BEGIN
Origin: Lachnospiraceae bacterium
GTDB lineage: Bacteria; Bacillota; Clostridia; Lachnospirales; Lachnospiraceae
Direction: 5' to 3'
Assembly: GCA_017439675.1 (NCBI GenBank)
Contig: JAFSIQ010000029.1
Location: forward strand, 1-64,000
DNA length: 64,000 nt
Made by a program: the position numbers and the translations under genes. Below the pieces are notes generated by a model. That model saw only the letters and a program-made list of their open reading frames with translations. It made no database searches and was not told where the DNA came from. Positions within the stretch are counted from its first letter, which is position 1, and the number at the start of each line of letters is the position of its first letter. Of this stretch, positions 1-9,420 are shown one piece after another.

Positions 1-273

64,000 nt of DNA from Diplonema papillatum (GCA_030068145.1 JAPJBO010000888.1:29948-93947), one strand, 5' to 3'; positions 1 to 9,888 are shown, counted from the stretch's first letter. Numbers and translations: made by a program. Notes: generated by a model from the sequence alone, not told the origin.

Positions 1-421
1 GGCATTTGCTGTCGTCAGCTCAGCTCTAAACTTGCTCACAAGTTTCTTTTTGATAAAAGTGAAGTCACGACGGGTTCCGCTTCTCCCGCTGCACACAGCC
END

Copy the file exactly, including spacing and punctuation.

Origin: Lachnospiraceae bacterium
GTDB lineage: Bacteria; Bacillota; Clostridia; Lachnospirales; Lachnospiraceae
Direction: 5' to 3'
Assembly: GCA_017439675.1 (NCBI GenBank)
Contig: JAFSIQ010000029.1
Location: forward strand, 1-64,000
DNA length: 64,000 nt
Made by a program: the position numbers and the translations under genes. Below the pieces are notes generated by a model. That model saw only the letters and a program-made list of their open reading frames with translations. It made no database searches and was not told where the DNA came from. Positions within the stretch are counted from its first letter, which is position 1, and the number at the start of each line of letters is the position of its first letter. Of this stretch, positions 1-9,420 are shown one piece after another.

Positions 1-273

64,000 nt of DNA from Diplonema papillatum (GCA_030068145.1 JAPJBO010000888.1:29948-93947), one strand, 5' to 3'; positions 1 to 9,888 are shown, counted from the stretch's first letter. Numbers and translations: made by a program. Notes: generated by a model from the sequence alone, not told the origin.

Positions 1-421
1 GGCATTTGCTGTCGTCAGCTCAGCTCTAAACTTGCTCACAAGTTTCTTTTTGATAAAAGTGAAGTCACGACGGGTTCCGCTTCTCCCGCTGCACACAGCC